- - Thursday, November 12, 2020

The 2020 presidential election has been the talk of the nation for over a week now and, with recounts and legal challenges ongoing, will continue to be for the foreseeable future. 

However, Nov. 3’s results were not all chaos and confusion. The states delivered several decisive victories for consumer choice on issues of ridesharing, rent control and drug decriminalization. Despite the quagmire, there’s still plenty to celebrate.

California reaffirmed rideshare drivers’ right to work as contractors with the passage of Proposition 22. The employment issue has been an ongoing one in the Golden State for some time now, after a disastrous law went into effect this year (AB 5) that forced many companies to reclassify independent contractors as employees.

One report by the Berkeley Research Group estimated that AB 5 could have resulted in the loss of 900,000 jobs for rideshare drivers — and that’s just one industry. AB 5 still affects many Californians earning their living from part-time gigs, like freelance journalists and photographers.

Residents of California approved of Prop 22 by a healthy margin at 58%, and the importance of this victory cannot be understated. Organized labor has been pushing AB 5-like bills in other blue states like New York, New Jersey and Illinois, and voters’ clear rejection of their efforts symbolizes a shot across the bow to preserve freedom in the future of work. Next, activists should focus their attention on liberating other freelancers in California and swatting away other misguided reclassification efforts that will inevitably come up.



California also rejected an attempted expansion of local rent control, Proposition 21, by nearly 60%. The initiative would have allowed local governments to enact rent control for dwellings over 15 years old. This is the second time in two years California voters have rejected rent control initiatives, a good move in one of the most expensive states for housing.

Countless studies have shown that rent control actually makes housing more expensive by discouraging the development of new buildings. By discouraging landlords from investing in repairs and renovation, it also degrades the quality of housing for tenants living in rent-controlled dwellings.

Seven states also delivered blows against the drug war. Arizona, New Jersey, South Dakota and Montana legalized the recreational sale of cannabis, while Missouri legalized its sale medicinally. Here in Washington, D.C., Initiative 81 decriminalized the use of magic mushrooms and other psychedelic fungi by a whopping 76%. Oregon is the winner for going the furthest: It decriminalized possession of small amounts of street drugs like heroin, cocaine and methamphetamine.

That might seem ill-advised at face value, but it’s actually an extremely humane measure. Obviously, use of hard drugs is inadvisable in any circumstance, but abusers should not be treated as criminals. Legalizing possession can help take drug abuse off the streets, opening up centers and resources for addicts to avoid overdose and crime, and to wean themselves off their habit.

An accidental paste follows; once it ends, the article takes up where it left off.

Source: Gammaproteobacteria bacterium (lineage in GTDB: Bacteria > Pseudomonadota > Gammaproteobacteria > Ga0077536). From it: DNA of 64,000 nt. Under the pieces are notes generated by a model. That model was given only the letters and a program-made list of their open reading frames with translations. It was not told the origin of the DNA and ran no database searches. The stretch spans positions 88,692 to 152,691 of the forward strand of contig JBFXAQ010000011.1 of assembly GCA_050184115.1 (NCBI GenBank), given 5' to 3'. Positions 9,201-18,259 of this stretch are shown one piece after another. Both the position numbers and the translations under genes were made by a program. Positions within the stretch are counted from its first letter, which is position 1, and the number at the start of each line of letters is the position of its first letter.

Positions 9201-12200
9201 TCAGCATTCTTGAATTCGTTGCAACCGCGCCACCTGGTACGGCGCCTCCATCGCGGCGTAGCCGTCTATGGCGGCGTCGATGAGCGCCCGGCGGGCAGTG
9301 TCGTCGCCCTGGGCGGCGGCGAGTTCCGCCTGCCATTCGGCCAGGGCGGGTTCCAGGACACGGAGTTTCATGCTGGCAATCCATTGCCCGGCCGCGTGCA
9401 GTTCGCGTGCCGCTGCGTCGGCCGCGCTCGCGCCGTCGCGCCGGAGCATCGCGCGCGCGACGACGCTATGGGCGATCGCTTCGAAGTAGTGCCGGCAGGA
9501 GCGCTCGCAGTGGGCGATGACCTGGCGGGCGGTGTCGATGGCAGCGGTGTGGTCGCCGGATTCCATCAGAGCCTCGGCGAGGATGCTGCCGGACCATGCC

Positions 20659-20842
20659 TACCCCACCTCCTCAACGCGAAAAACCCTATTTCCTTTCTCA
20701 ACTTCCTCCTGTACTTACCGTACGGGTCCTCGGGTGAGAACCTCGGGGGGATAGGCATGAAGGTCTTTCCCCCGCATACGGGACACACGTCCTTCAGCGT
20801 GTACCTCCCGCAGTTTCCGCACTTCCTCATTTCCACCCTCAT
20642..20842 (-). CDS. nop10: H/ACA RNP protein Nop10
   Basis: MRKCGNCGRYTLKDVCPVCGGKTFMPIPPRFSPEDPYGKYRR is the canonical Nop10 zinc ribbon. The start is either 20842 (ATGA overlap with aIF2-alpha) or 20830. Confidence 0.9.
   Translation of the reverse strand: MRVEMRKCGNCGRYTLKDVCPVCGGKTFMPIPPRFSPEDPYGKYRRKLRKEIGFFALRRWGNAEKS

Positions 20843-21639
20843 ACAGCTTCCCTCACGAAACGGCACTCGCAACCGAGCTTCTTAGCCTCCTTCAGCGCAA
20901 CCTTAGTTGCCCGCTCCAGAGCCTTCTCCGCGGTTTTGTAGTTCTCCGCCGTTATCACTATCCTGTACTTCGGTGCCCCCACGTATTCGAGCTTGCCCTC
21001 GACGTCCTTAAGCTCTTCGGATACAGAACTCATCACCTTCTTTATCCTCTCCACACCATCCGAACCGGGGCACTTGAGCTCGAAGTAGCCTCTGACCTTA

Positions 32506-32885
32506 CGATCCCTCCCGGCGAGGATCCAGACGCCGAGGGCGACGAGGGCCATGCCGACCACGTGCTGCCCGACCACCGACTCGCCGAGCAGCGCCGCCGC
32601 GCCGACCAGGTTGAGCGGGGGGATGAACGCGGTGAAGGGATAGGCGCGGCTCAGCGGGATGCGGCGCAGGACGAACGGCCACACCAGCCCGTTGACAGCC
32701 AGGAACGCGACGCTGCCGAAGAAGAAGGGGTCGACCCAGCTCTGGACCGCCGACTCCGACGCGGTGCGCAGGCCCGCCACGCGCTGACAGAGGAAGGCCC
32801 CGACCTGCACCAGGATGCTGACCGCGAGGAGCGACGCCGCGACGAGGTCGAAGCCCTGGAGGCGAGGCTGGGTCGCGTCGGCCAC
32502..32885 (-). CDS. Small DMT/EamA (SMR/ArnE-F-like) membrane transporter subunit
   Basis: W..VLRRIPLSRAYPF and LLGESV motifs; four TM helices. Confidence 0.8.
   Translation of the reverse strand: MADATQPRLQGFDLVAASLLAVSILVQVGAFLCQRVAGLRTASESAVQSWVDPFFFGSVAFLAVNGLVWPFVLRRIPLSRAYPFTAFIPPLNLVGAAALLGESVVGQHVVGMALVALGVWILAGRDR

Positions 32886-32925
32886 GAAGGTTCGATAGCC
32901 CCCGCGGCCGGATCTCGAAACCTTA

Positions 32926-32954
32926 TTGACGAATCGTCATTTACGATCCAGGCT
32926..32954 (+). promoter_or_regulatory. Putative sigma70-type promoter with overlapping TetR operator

Other states should follow suit in writing what will hopefully be the final chapters of a drug war that has wasted more than $1 trillion and hundreds of thousands of lives through incarceration and crime for no good reason.

This deregulation sweep is excellent news. While they’re at it, states should also look to roll back the recent legislative and regulatory assault on flavored tobacco products. California, for instance, is likely to have a ballot initiative in 2022 that could reverse a recently-signed law banning the sale of all flavored tobacco products such as vapes and menthol cigarettes.

Vaping, in particular, is a proven stepping stone for smokers to quit the habit, and research shows that vapers who choose fruit flavors are more likely to quit than those who choose tobacco flavor. There’s undoubtedly a legitimate public health concern in keeping flavored tobacco products out of the hands of minors. But that can be done through rigorous enforcement of age restrictions. Nobody blames distilleries for corrupting the youth by selling flavored vodka and liqueurs. The same logic should be applied to tobacco companies for the sake of human autonomy and harm reduction.

While we’re certain to hear plenty more squabbling about what exactly went down on election night, one result is certain: Americans of all stripes and political orientations stood up for freedom of choice. Activists should continue the momentum into 2022, pushing to repeal senseless restrictions on the ability to work, rent and shop.

Our nation’s consumer freedom is the envy of the world. When former Russian President Boris Yeltsin visited a Texas supermarket in 1989, he was stunned by the cornucopia of choice, shattering the leader’s romanticized view of communism. “Even the Politburo doesn’t have this choice. Not even Mr. Gorbachev,” he said. Let us not forget that consumer choice, no matter how trivial it may seem at times, has world-changing power.

• Casey Given is the president and executive director of Young Voices.

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